British Gymnastics chief executive Jane Allen to retire in December

It's time for me to step aside - British Gymnastics chief

British Gymnastics chief executive Jane Allen is to retire in December, despite an ongoing investigation into allegations of mistreatment of gymnasts at all levels of the sport.

Here is her full interview with BBC sports editor Dan Roan.

Good to see you. Thanks for your time today.

No problem.

Clearly, your leadership and your position has come under a great deal of scrutiny these past few months. Have you considered your position?

Well, I've been devastated by the the allegations that have come forward in the last few months. We've worked hard over the 10 years that I have been CEO, to develop the organisation, be progressive and really lift the profile of the sport in the UK. So yes, it's been quite devastating.

When do you go?

At the start of the year, we had discussions at the board about my retirement. I've been considering retiring for the last 12 months, and discussions were held at the board. We made a decision that I would step down after the Olympics and that would give enough time for the transition to take place. An announcement was going to be made in April. Unfortunately, with the pandemic breaking out, the board asked if I would stay and come back in September and consider the timing for my retirement, of which we've done.

So, when will you be leaving your position?

I'll be retiring in December this year.

And is this because of the crisis that has engulfed your organisation?

No, this has been part of a plan that myself and the board put together in March, because I've been 10 years in the role. And it was time for me to consider my my next stage of my life. And the board and I discussed this in March this year.

So, you are categorically saying today that your decision to step down has nothing to do with the crisis that has engulfed this organisation in recent months?

No, this was part of my retirement plan.

So, if that hadn't happened, if all of these allegations hadn't occurred, you would still have gone?

Absolutely, absolutely. It was part of my retirement plan.

Many out there will believe, I think it's fair to say, that you want you to resign because of what's happened and they will not be happy to hear that this is a decision that's being framed as a retirement. What do you say to those people?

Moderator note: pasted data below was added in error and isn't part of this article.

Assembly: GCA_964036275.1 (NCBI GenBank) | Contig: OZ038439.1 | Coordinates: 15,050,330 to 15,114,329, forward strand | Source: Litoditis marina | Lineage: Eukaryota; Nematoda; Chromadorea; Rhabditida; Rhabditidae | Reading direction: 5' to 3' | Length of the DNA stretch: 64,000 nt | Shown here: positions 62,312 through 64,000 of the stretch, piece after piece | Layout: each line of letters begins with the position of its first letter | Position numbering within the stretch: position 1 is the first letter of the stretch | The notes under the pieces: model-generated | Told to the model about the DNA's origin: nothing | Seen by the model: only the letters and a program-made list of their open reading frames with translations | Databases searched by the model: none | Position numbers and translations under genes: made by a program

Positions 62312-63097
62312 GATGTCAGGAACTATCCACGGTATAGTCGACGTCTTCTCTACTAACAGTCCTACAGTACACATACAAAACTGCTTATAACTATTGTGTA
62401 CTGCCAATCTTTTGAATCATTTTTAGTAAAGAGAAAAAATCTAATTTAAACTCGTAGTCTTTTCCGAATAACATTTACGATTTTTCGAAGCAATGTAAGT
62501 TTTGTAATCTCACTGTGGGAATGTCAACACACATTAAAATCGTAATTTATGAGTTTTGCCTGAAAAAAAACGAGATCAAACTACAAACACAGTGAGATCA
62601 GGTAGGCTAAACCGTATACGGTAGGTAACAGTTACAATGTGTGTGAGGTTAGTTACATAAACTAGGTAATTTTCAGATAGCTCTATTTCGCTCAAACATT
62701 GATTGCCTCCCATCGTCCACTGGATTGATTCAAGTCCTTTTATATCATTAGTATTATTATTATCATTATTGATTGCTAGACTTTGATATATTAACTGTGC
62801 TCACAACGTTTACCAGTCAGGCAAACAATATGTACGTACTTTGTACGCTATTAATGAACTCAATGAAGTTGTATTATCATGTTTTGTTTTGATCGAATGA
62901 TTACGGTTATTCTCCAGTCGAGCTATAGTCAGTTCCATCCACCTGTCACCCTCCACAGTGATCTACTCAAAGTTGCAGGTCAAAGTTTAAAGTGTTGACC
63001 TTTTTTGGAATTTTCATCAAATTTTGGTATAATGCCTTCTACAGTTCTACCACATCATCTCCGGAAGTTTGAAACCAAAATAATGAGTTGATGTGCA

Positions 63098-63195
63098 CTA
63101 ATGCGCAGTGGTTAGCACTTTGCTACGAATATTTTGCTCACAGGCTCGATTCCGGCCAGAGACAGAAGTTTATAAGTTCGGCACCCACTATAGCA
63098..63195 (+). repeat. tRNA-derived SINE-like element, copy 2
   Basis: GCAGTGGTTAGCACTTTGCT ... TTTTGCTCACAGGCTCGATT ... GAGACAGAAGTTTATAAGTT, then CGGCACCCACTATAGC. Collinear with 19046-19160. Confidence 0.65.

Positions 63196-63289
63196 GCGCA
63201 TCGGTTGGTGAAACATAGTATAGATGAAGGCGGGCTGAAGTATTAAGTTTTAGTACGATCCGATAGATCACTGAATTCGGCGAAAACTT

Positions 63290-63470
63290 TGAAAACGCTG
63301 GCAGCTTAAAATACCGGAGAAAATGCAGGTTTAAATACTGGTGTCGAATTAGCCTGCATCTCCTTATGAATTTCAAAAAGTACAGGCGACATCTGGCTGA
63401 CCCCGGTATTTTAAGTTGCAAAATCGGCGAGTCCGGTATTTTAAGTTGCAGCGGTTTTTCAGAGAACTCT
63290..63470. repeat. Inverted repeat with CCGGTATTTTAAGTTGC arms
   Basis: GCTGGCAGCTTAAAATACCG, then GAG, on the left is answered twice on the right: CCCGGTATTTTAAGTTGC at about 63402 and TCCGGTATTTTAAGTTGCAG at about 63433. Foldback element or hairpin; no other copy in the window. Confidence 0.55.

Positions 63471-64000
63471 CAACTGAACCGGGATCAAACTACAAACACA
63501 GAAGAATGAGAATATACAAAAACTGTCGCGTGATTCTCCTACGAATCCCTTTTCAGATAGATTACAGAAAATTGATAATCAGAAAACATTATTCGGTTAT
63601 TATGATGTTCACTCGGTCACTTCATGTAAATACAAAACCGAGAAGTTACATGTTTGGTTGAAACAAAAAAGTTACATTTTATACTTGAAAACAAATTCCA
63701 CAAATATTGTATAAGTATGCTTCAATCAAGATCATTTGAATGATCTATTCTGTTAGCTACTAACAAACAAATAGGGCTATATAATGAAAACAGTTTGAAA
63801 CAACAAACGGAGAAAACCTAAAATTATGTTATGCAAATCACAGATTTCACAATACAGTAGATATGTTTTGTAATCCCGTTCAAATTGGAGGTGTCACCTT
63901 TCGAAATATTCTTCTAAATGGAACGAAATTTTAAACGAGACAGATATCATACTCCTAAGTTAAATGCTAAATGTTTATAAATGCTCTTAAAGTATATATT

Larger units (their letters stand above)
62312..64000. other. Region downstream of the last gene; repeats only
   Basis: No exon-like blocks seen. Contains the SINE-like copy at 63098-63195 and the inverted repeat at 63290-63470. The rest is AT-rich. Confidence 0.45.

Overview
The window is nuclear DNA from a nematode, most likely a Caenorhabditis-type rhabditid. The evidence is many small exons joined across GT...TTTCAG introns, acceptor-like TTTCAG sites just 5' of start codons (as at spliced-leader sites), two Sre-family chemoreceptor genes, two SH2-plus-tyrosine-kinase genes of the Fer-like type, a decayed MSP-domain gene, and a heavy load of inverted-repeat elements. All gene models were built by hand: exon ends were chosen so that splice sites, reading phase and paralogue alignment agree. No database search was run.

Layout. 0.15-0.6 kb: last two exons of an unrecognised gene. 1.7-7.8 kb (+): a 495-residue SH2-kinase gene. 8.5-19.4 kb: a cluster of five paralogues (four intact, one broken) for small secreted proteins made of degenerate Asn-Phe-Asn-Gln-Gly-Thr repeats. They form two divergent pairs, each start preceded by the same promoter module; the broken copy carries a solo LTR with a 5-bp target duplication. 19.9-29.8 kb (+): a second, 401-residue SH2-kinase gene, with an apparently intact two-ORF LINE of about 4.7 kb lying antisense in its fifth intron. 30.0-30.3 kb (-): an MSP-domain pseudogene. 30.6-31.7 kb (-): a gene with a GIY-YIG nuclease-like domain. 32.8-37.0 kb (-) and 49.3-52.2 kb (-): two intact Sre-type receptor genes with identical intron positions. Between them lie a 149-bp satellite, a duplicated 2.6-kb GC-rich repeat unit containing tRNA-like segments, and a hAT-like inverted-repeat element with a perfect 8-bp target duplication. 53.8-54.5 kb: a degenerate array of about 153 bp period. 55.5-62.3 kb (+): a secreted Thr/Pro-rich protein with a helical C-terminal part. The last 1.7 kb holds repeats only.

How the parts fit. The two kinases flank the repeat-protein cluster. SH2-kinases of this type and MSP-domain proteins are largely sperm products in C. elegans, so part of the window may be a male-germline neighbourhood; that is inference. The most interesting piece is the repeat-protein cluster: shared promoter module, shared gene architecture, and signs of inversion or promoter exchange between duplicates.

Well, I'd say to those people that this is really the plan that was in place, and I followed through with that plan with the board whilst the pandemic was on and then the allegations of abuse that have come through since July. And I think that the retirement in December is appropriate.

How do you feel about leaving with your organisation in a state that is embroiled in crisis and scandal?

I'm shattered. I worked with a great team for 10 years and I think gymnastics in the UK has advanced over those 10 years. So to be leaving, in this manner, is quite upsetting for me.

Again, I asked you categorically that you deny you haven't been told you must go by your board or by UK Sport. This is a decision that you've reached voluntarily?

This is my decision. And it's part of my retirement plan. And I've had the support of the board, and nobody else has had played a hand in in this decision.

This is not jumping before you were pushed. This is not pre-empting. The results of the Whyte review?

Absolutely not.

Some will say you're trying to avoid the scrutiny that will inevitably come after the Whyte review is published. What do you say to that?

I don't think that that is fair.

Some will say you're jumping before you were pushed, what do you say to that?

No, this has been part of the retirement plan, as I've said.

Wouldn't a braver course of action be to wait, see what the Whyte review results are? Deal with them? Front up to them, face up to them rather than leaving before they're published?

I've thought about that. But as this has been my plan to retire in December, I think that it's appropriate that I keep that plan. And I think that it will be a good opportunity for a new CEO to come in and help with the outcomes of the Whyte review and move the sport forward.

Some will say it is the coward's way out, quite frankly. They'll say the braver way would have been to stick around and lead the recovery, post-Whyte review. Why not do that?